Amp ~ All of Yesterday Tomorrow MP3 album pt1

AMP-all-of-yesaterday.jpg
AMP-all-of-yesaterday.jpg

Amp ~ All of Yesterday Tomorrow MP3 album pt1

3.00

here is what Terrascope Magazine said about the record:

AMP – ALL OF YESTERDAY TOMORROW
(3x CD www.rroopp.com)
 
    For the past 15 years Amp have been at the forefront of experimental sound, mixing drone, Kraut inspired improvisation, ambience and swirling pop brilliance into a heady and absorbing body of work that is touched with genius.
 
    Featuring core duo of Richard Amp and Karine Charff, this triple CD gathers together unreleased songs, alternate versions, rare releases and other sonic goodies and is a treat for long term fans and new listeners alike.
 
   Disc one opens with the previously unreleased “Sketch A Star”, a dense cloud of drone that rolls from the speakers and sucks you straight into Amps world. Originally released as a 7” single “Remember” is half noise, half beautiful pop song, a drifting slice of brilliance that shows the band were full of ideas right from the start.
 
    At 10 minutes “Alightfarout” shows a distinct Coil influence with its slowly changing sonic palette and eerie vocals, whilst “There She Goes” is a short piece of melancholy psychedelia originally released in 1992 on a self-produced cassette. Featuring the welcome sound of acoustic guitar “A Small Light” is another unreleased gem Featuring the bands first collaboration with Marc Challans (Fraud).
 
    On “ICU” some murky dub infested beats cut through the drone tendencies to offer a different perspective, although as with the rest of the album, it is definitely Amp that is making the noise. More rhythms can be heard on the deep space explorations of “Frise” which sound like an outtake from “7-Up” (Ashra Tempel/T.Leary), before disc one finally closes with the mellow strangeness of “Fine Day”, recorded in 2005 and one of my favourite pieces.
 
    One of the things that I find appealing about this album is the fact that the tracks are not in chronological order, meaning that you have to wait until the second track on disc two before you hear “Get There” the flipside to “Remember”, well worth the wait it is too, another distorted psych-pop gem to savour.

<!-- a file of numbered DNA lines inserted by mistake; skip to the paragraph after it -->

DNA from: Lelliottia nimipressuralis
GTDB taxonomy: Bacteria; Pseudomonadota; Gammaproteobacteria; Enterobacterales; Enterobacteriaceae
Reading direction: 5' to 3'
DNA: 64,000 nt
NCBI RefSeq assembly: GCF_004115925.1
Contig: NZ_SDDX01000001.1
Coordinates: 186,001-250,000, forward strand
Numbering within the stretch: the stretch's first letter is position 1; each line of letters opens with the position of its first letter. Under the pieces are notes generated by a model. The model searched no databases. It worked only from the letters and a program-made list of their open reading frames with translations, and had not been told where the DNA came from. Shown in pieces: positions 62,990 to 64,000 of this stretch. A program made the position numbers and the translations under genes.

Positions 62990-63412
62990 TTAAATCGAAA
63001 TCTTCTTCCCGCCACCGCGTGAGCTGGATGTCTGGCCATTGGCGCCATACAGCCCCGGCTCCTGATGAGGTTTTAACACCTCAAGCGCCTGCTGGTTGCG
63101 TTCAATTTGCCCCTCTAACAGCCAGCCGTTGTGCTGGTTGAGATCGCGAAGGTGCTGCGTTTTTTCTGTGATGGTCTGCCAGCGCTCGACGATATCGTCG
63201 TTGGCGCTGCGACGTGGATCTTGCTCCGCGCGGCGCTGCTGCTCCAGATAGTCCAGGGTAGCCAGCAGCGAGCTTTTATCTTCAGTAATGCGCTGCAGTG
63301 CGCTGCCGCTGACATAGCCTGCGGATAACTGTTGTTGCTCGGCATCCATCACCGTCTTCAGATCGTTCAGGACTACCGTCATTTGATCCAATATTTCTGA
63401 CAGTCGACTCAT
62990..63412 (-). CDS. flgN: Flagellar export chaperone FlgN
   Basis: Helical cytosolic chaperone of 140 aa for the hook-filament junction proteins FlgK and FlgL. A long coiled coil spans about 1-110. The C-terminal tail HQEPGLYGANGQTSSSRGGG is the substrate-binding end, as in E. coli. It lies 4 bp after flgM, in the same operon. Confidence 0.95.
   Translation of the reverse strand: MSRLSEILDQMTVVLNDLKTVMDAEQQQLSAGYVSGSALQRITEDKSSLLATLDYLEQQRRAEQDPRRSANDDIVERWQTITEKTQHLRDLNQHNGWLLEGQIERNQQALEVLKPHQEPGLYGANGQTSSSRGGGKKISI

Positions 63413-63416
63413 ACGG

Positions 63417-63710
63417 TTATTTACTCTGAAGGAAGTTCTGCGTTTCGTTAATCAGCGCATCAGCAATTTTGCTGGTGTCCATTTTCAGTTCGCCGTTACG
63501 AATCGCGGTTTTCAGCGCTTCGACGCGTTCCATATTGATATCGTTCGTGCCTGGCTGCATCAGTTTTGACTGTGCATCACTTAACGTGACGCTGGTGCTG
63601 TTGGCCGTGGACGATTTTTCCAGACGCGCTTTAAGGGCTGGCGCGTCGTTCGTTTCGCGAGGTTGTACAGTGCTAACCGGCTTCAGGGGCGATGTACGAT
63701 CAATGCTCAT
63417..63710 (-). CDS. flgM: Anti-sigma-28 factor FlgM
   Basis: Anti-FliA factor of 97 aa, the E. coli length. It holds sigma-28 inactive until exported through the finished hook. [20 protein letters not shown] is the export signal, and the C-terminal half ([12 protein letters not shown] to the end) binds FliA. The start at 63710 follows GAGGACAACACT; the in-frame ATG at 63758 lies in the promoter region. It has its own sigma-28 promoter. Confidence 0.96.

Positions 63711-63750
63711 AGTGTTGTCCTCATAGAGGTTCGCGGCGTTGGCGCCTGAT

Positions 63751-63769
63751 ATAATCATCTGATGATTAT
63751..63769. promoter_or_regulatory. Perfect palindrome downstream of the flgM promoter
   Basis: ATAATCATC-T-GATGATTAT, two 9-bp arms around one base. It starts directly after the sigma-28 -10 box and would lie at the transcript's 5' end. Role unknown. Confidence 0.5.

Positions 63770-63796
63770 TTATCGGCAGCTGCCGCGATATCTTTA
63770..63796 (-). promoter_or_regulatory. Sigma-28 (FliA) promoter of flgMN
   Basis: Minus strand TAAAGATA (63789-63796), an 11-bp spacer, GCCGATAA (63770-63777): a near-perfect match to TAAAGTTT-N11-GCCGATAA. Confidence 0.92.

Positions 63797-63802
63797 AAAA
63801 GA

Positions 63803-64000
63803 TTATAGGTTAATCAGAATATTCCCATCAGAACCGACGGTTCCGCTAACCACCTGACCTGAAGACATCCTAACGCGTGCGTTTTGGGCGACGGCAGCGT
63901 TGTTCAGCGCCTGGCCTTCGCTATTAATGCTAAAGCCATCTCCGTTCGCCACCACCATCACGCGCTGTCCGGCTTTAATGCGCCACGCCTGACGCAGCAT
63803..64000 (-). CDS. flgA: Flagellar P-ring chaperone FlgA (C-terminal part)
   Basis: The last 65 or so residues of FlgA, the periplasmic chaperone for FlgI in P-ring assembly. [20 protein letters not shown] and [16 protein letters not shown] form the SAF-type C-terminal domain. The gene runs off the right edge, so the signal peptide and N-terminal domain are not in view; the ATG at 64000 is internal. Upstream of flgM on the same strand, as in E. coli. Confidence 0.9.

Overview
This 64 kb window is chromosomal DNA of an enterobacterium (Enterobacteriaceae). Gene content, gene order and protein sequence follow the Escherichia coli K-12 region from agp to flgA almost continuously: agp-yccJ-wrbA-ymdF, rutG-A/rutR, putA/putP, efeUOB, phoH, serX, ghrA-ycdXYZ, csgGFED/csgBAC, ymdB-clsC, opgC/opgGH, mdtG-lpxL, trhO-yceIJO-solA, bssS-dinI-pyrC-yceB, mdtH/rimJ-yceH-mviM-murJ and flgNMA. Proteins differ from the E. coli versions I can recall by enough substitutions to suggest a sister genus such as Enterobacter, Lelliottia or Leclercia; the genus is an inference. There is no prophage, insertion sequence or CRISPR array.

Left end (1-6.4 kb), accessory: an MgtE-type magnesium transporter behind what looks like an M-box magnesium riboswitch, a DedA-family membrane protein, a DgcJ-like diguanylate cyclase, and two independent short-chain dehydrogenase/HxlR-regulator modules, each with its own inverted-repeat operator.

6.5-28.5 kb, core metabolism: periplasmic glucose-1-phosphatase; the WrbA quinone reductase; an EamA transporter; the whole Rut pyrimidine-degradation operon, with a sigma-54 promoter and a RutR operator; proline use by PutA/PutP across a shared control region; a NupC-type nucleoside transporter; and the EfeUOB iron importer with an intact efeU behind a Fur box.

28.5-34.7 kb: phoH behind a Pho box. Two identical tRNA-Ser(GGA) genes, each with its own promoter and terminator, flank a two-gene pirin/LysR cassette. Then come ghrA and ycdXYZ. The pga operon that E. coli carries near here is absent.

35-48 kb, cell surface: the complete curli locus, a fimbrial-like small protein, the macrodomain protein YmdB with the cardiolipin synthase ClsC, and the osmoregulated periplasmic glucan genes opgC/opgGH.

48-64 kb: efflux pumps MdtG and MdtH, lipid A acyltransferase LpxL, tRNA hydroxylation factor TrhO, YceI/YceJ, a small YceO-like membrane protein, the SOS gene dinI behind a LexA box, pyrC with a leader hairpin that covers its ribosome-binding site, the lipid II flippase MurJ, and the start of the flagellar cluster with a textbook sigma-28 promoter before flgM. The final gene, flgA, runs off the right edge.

Recorded in 1999 but only ever released on a compilation (Fuzzy Boombox V.2 2004)  “Standing In The Darkest Corner Of The Room” is a brooding slice of ambience and spoken word that creeps up the spine with devilish intent, whilst “Ipso Factum” is a much warmer slice of ambience that gently soothes the soul.
 
    Highlight of disc two is the long electronic squall of “Lutin2”, a psychedelic wave of down trodden sounds and distorted beats, that displays the influence of early electronic pioneers such as Tangerine Dream or Kraftwerk. By contrast “Le Revenant”, featuring piano from John Cooper (who played with Richard in The Secret Garden) is a minimalist sound poem of haunting beauty, with the vocals of Karine adding the perfect touch of mystery.
 
     With a passing nod to Aphex Twin and other electronic artists who managed to leave the dance scene in favour of something more cerebral, The insistent beats of “Miles’N” show another subtle change in the sound, the drones lost to the chattering noise that overlays it, creating an unsettling groove that refuses to leave you.
 
    Opening disc three “Ombres” seems to be possibly the quintessential Amp track, with coil-esque vocals, electronic washes and insistent electronics beat all merging into a perfect whole, this has been a constant on my stereo for a while now. Featuring a Feedback Coda from Dave Pearce, “Moon Tree” is the oldest piece on the album, recorded in 1990-1991, and is a wonderfully dramatic drone that demands to be heard at high volume in a darkened room. In fact, that course of action is recommended for the whole of this album, allowing for complete concentration and enabling the listener to lose themselves completely in the ever-changing sonic textures.
 
    The final disc contains, amongst its many delights, a trio of cover versions, starting with a fucked-up reading of “Scarborough Fair”, the vocals almost lost in the electronic mist. That same mist threatens to engulf the free-floating experience of “Seagreen Serenades” (Silver Apples), before the unholy trio is ended with a cover of “So Hot (Wash Away All Of My Tears)”, (Spacemen 3) with this version not straying too far from the original.
 
    After an exhilarating ride across three disc, the album is closed with two unreleased tracks, the free form electronic drift of “Wild Wine Gaze” which was specifically mixed for this compilation, and the 10 minute cosmic drone of “When You Have Love” which sums up all that has gone before, slowly fading into nothing, the ringing in your ears the perfect thing to listen to after such a intense trip.
 
    Given the amount of music on this disc, it is a testament to the playful inventiveness and exploratory spirit of Amp that it is easy to listen to the whole thing in one sitting, never a moment lost, never a song outstaying its welcome. An album you will still be playing in twenty years time.
(Simon Lewis)

 

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